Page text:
Union law minister Ravi Shankar Prasad on Sunday said in a media interview that data from the National Population Register (NPR) may or may not be used for the National Register of Citizens (NRC). This comes merely days after home minister Amit Shah said in an interview with ANI that there is no link between the NPR and NRC, and that information obtained through the former process cannot be used for the latter.
Prasad, during an interview to The Indian Express, was asked if data from the NPR would not be used for the NRC. To this, he replied, "The entire legal process will be followed. Some may be used or some may not be used. But let me answer the larger question. Any citizen can vote; but to vote you have to be on voters’ list. So even if you are a citizen, and are not on voters’ list — a citizen cannot vote. This voters’ list is reviewed. Similarly in Passport Act or the PAN, whole range of data are being taken… So this thing that (only) NPR is collecting parents’ data, I fail to understand."
On 24 December, Shah had told ANI, "NPR is register of population, NRC is register of citizens. There is no link between the two and the two have different processes."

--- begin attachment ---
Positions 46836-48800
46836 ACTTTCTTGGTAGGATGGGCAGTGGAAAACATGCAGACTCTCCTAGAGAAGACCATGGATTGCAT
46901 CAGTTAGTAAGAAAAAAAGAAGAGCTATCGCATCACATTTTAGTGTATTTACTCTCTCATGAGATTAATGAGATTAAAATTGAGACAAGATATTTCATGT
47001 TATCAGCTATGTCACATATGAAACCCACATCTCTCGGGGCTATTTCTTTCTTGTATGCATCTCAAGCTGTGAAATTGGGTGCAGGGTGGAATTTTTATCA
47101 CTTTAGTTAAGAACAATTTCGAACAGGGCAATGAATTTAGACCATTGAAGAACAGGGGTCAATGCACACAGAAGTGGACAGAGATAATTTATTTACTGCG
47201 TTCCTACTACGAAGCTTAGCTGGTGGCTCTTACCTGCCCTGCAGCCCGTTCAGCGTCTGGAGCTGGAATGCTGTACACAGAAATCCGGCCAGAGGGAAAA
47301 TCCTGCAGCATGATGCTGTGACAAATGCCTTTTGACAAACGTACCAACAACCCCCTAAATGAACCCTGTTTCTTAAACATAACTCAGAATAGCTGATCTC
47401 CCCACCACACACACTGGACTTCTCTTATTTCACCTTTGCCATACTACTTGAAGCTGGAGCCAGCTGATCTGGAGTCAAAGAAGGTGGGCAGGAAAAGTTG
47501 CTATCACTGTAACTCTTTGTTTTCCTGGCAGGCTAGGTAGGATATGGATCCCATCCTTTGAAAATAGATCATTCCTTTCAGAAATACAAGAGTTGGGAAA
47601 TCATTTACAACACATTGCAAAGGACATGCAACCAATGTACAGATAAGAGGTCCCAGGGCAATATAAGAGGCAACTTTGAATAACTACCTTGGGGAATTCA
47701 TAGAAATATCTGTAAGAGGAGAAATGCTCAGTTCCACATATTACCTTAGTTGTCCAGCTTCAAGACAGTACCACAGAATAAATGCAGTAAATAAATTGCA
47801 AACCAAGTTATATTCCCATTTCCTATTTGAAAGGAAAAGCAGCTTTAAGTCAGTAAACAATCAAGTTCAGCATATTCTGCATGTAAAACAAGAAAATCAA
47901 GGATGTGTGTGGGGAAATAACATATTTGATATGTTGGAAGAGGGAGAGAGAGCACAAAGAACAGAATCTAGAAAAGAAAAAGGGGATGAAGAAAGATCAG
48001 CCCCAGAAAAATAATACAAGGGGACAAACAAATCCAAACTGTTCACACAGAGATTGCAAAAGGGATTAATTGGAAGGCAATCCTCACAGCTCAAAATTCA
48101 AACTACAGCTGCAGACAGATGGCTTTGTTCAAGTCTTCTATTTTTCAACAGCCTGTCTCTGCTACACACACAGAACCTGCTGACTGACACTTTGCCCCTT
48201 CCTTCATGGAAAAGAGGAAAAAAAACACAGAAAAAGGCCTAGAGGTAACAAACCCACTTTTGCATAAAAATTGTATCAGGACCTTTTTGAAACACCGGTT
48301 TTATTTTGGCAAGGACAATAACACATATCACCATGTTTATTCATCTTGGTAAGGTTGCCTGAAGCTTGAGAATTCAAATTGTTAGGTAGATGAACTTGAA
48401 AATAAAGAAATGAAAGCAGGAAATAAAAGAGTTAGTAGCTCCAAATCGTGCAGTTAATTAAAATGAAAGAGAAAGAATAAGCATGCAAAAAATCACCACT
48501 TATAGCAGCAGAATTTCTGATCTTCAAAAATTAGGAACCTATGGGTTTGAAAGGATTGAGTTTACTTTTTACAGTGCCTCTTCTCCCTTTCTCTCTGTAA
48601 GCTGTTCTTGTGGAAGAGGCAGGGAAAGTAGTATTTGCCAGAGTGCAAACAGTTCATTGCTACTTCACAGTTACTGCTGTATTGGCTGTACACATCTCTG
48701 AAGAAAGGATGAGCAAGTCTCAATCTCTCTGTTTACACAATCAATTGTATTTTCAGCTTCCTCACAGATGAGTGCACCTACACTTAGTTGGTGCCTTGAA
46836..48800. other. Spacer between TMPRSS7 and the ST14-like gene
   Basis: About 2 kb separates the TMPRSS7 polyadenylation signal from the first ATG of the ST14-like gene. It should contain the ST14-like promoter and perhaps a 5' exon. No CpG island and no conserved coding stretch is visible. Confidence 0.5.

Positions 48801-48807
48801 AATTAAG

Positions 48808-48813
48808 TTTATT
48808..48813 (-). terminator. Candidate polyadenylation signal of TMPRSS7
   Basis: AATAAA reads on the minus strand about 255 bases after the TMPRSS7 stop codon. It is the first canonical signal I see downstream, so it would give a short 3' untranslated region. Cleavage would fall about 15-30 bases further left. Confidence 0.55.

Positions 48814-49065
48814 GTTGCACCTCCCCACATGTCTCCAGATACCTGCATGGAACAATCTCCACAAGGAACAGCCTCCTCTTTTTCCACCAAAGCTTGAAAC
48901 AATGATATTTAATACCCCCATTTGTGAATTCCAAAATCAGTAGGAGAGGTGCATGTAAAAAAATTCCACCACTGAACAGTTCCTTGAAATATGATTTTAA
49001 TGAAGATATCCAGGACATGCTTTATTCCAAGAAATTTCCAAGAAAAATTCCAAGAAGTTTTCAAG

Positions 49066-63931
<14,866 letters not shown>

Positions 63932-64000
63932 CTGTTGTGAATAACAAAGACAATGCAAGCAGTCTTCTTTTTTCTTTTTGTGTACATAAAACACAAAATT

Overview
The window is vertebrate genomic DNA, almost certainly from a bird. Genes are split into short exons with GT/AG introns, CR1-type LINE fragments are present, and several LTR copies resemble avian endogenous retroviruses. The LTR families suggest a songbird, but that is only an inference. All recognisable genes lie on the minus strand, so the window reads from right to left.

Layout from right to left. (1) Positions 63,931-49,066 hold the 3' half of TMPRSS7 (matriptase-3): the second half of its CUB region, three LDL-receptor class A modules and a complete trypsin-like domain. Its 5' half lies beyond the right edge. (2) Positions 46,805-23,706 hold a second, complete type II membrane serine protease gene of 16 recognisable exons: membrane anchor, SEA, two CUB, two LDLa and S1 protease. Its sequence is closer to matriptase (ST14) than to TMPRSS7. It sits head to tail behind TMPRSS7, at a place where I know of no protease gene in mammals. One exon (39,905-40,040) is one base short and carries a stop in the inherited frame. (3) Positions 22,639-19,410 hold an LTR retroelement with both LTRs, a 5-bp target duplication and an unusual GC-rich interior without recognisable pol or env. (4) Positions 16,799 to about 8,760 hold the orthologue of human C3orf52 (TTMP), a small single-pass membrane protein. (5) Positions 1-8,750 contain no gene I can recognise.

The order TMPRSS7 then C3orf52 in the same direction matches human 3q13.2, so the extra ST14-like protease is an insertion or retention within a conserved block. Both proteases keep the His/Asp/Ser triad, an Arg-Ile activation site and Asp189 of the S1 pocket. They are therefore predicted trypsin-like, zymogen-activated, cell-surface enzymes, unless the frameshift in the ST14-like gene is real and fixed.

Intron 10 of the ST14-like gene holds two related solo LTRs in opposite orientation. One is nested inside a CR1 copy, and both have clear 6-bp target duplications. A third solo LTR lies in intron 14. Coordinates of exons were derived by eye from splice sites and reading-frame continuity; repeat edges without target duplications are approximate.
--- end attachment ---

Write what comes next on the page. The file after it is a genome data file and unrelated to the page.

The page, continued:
However, as pointed out in this article, the Centre has clearly stated in the past that the two processes are linked. For instance, former minister of state for home affairs Kiren Rijiju had stated in a reply to a question in Parliament in May 2015, "It has been decided that National Population Register (NPR) should be completed and taken to its logical conclusion, which is the creation of National Register of Indian Citizen (NRIC) by verification of citizenship status of every usual resident in the NPR and National Identity Cards would be issued to Citizens."
Prasad, in the interview to The Indian Express also said that the Congress had owned up both NPR and the NRC as a subset, and accused the party of doublespeak and hypocrisy.
In a separate interview to Hindustan Times on Sunday, Prasad also said, "Our commitment is there to NRC. But the government is very clear about it...whenever it is done, it shall be in accordance with the legal requirement of the Citizenship Act and the rules therein. Also, it will be done after consulting the states. As of now, nothing has been done, not even the preliminary exercise to notify the date."
However, Prime Minister Narendra Modi, addressing a rally at Delhi's Ramlila Maidan on 22 December, had said that ever since his government first came to power in 2014, no discussions had been held on a nationwide NRC.
Eighteen days after the Rajya Sabha passed the contentious Citizenship Amendment Act, several parts of the country have witnessed large-scale protests against the legislation. The Opposition is also up in arms against the law and the NRC process, with many chief ministers from non-BJP ruled states saying that they will not implement it in their states.
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Updated Date: Dec 29, 2019 21:32:10 IST